"Sir, are you human?
No. I'm a meat popsicle."
In retrospect, The Fifth Element has matured into a great film. As Roger Ebert said, it is one of the great goofy movies. Not because it is somehow connected to The Goofy Movie franchise but because it doesn't take itself very seriously, which is why it's so great. Director Luc Besson wrote this film when he was a teenager and had the audacity to turn it into a big budget movie. Turning your childhood imagination into a wild fantasy story and for those ideas to be recognized as great - just wow. Luc Besson is one hell of a filmmaker. But The Fifth Element doesn't always work well. It's story is kind of hazy, half-assed even. It's the little details and characters that bring this film life. Gary Oldman's Zorg, who's a arms dealer with a southern twang, is one great example. Everyone seems to having a great time on set. Especially Chris Tucker... Though you must already know his character Ruby Rhod. If not, stop what you're doing and go watch great fantasy comedy asap.
"Sometimes I feel like I'm seeing it all at once, and it's too much,
my heart fills up like a balloon that's about to burst."
American Beauty has been called a comedic tragedy. I think it should be labeled as a horror film about the American dream. This film is all about a man who is tired of running the rat race. Not only is Lester Burnham tired but he is sick and infected with the ideal world of a white-picket fence, matching gardening shoes and pliers, and of course fake smiles. Maybe it's just a mid-life crisis but Lester is a hero! American Beauty breaks down many modern ideals and stereotypes with Lester swinging the hammer. It's a lot of fun until it gets messy and overwhelming. It's a bizarre film that's incredibly well acted and at the heart it's a revealing tale that asks it's audience to reexam their own lives.
About ten minutes into this American classic and we learn that Forrest Gump's great grandfather was the leader of the Ku Klux Klan, or at least his mama tells him so. Young Forrest explains, "We all do things that well, just don't make no sense." Then the film moves on. Forrest Gump is an insensitive movie from an insensitive time in our country. Not for blatant racism or weird masculinity complexes that plagued cinema of the 90' but for it's perspective. The movie is all from the perspective of Forrest Gump and we all know who he is. He sees everything in his own special way and at times it's a very endearing and wholesome perspective that will bring tears to your eyes. Other times it brushes over very harsh moments in our country with a blind eye. For this reason it doesn't sit well with a lot of audiences in 2021. Which is a shame, because Tom Hanks miraculously brings this character to life and he was one of the only actors who could possibly pull it off. This movie could have very easily been a cringe fest but it manages to not be most of the time. It is still one of the most quotable movies of all-time. Though it's a shame it beat Shawshank Redemption and Pulp Fiction at the Oscars. Those films aged way better.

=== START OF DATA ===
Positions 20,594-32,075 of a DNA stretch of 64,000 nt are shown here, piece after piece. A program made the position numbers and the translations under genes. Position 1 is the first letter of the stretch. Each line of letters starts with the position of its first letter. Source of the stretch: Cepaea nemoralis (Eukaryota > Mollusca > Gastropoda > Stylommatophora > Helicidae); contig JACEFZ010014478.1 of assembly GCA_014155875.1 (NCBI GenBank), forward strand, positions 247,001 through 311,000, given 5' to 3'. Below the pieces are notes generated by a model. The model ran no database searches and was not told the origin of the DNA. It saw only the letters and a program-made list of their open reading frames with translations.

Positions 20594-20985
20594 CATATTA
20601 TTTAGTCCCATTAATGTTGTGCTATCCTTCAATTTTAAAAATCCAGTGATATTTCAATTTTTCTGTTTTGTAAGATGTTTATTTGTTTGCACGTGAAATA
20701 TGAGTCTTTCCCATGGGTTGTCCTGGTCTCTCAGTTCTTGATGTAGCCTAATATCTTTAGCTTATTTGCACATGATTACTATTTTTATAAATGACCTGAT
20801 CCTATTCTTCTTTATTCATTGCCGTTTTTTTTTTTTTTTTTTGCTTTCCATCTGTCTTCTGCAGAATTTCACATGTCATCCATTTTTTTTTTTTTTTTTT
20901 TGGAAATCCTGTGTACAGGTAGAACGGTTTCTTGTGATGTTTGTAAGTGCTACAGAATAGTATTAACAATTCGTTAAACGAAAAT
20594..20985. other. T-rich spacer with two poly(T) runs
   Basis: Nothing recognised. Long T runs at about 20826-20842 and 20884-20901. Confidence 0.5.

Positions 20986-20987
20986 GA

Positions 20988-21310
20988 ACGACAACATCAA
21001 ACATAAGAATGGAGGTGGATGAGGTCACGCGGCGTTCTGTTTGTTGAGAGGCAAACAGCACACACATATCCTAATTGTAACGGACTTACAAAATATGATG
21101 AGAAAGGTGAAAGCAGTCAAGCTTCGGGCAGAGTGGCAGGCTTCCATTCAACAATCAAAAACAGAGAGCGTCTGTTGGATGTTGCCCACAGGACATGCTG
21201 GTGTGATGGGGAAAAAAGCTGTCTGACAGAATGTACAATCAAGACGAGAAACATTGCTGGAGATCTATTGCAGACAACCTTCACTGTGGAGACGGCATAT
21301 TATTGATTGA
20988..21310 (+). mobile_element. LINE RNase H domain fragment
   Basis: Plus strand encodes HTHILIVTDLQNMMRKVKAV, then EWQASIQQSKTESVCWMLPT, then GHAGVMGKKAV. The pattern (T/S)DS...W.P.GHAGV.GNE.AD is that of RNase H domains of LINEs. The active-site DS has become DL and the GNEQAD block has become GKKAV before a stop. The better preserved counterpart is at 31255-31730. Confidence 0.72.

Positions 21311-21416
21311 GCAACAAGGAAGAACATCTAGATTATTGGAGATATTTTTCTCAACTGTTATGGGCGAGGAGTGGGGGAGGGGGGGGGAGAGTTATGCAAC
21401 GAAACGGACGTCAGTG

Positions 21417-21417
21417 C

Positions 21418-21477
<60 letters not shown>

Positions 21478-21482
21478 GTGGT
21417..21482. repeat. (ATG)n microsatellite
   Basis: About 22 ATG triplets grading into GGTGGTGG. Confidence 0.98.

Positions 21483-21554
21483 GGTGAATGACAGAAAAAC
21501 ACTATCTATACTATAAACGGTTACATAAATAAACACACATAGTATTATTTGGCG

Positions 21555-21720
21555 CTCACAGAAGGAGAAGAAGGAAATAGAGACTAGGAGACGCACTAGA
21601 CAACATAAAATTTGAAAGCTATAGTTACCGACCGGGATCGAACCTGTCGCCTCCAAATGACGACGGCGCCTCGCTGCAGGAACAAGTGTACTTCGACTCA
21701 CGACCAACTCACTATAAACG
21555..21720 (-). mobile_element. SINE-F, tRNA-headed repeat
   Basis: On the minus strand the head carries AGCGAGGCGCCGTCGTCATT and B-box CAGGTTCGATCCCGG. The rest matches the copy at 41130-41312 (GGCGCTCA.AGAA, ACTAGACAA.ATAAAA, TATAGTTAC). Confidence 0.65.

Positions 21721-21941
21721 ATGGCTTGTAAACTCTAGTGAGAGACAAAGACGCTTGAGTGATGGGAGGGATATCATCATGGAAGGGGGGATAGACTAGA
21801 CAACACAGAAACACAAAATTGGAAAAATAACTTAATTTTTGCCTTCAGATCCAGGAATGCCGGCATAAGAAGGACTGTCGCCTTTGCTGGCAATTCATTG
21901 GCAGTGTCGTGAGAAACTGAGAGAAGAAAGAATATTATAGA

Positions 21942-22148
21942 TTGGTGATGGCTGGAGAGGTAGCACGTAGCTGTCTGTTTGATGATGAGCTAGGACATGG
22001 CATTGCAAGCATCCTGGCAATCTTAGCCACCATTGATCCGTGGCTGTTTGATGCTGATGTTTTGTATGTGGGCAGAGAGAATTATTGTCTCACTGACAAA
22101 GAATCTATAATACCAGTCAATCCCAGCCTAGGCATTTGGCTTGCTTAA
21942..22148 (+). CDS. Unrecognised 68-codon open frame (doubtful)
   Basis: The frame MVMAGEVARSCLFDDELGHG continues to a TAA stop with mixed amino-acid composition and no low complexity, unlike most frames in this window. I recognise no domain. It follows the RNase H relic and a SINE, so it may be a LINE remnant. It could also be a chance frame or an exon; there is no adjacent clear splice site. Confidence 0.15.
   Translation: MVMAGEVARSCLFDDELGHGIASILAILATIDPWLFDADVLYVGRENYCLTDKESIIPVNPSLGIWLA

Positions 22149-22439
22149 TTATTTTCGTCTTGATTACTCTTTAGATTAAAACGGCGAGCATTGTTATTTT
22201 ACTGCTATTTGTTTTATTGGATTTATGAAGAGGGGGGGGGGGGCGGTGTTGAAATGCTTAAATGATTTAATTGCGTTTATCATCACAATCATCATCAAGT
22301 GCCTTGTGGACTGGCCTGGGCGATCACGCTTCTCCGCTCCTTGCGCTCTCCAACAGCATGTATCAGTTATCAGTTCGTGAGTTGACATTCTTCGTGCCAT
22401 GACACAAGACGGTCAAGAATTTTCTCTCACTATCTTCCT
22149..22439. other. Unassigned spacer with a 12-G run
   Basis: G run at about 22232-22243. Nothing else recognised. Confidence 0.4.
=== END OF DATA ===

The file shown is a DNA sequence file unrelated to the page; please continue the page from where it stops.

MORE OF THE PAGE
"I like these calm little moments before the storm. It reminds me of Beethoven."
In 1994, Luc Besson made a movie about an immigrant hitman, who stubbles into a diluted father-figure role for 12-year old Mathilda (Natalie Portman). Overall, this movie is way ahead of it's time. The child apprentice role is both epic and disturbing. Besson indulges his plot without regret and created a movie that could never release in America today. The performances from the whole cast are phenomenal. Jean Reno and Gary Oldman are both some of my favorites of all-time thanks to a script that creates this immersive movie experience.
Braveheart was my standard for ambitious cinema as a child. The three-hour war story following the ultimate romantic, William Wallace, and the bloody fight for Scotland's freedom was a story dear to my little heart. This cinematic experience is both emotionally effective and brutally poignant. The war scenes are graphic, unapologetic, and technically impressive. Mel Gibson's work is thoughtful and driven capturing a story of true heroism representing the good in both humanity and freedom. For a long time I considered this one of my favorite films and even now it's a right of passage for film junkies.
The first emotion I felt during this movie was surprise. What was I to expect from a film about a prostitute with narcolepsy? Certainly, I wasn't expecting a comedy. Though Gus Van Sant’s colorful and humorous tale about two hustlers searching for whatever, wherever, proves to be a lot of different things. It’s a funny story where the lead falls asleep whenever anything is about to happen. Where Mike wakes up and who put him there is the basis of how we learn about him. His need for love and acceptance. It’s a story about people on the edge of society, about working the streets. It’s pretty, entertaining, and begs to question the meaning behind it all. If there is any. Is there?